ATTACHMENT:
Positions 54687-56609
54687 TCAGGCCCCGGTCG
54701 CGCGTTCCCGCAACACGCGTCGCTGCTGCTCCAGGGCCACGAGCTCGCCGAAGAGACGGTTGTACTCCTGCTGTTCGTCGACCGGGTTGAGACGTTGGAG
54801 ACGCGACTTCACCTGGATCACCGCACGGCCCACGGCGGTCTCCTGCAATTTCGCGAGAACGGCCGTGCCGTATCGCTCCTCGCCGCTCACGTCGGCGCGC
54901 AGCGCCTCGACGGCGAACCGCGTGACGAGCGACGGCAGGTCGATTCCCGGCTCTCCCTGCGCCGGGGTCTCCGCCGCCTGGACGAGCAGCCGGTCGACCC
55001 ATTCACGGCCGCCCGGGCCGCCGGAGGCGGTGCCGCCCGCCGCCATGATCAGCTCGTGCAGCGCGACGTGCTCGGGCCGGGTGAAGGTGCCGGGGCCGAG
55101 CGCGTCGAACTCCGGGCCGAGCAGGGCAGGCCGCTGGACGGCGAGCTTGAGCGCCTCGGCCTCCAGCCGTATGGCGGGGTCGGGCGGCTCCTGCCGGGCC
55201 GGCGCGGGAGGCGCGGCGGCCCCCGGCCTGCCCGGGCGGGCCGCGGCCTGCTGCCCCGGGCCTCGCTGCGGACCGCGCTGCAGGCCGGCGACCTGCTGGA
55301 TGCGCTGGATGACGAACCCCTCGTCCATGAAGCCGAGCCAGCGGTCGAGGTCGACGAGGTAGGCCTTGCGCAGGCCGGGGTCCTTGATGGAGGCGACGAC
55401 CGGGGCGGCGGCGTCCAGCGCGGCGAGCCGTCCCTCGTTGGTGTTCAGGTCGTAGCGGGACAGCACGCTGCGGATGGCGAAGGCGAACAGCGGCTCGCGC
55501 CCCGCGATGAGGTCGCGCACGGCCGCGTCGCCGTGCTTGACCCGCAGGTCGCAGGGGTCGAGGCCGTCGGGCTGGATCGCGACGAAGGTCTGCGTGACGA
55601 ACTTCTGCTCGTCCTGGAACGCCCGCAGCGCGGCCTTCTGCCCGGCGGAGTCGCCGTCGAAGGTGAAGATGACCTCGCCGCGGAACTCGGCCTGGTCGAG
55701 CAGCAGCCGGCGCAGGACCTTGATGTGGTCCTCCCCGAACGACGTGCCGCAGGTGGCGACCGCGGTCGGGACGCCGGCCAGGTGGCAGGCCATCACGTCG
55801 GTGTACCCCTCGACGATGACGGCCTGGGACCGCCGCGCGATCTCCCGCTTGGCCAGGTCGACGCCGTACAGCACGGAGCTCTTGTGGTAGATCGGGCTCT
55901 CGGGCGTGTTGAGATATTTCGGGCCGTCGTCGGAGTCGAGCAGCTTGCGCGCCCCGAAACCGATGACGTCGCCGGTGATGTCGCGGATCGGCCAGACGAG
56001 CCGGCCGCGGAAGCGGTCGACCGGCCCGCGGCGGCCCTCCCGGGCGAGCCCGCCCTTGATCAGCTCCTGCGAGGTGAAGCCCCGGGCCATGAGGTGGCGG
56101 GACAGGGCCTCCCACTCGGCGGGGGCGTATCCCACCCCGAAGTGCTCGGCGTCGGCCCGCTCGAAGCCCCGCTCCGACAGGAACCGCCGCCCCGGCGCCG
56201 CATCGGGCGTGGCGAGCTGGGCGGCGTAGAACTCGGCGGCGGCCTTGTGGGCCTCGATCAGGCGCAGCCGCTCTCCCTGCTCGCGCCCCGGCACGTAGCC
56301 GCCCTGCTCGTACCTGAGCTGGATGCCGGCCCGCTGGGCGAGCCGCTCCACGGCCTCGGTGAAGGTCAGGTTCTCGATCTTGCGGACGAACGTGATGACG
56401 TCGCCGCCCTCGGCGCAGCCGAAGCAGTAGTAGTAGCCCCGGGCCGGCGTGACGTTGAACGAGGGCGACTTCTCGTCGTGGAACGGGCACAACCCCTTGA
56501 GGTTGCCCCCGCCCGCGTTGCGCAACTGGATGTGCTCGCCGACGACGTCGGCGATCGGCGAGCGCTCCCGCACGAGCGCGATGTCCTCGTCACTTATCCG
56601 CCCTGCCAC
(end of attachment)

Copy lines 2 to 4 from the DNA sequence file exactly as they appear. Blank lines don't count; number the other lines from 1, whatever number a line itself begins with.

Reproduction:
54687 TCAGGCCCCGGTCG
54701 CGCGTTCCCGCAACACGCGTCGCTGCTGCTCCAGGGCCACGAGCTCGCCGAAGAGACGGTTGTACTCCTGCTGTTCGTCGACCGGGTTGAGACGTTGGAG
54801 ACGCGACTTCACCTGGATCACCGCACGGCCCACGGCGGTCTCCTGCAATTTCGCGAGAACGGCCGTGCCGTATCGCTCCTCGCCGCTCACGTCGGCGCGC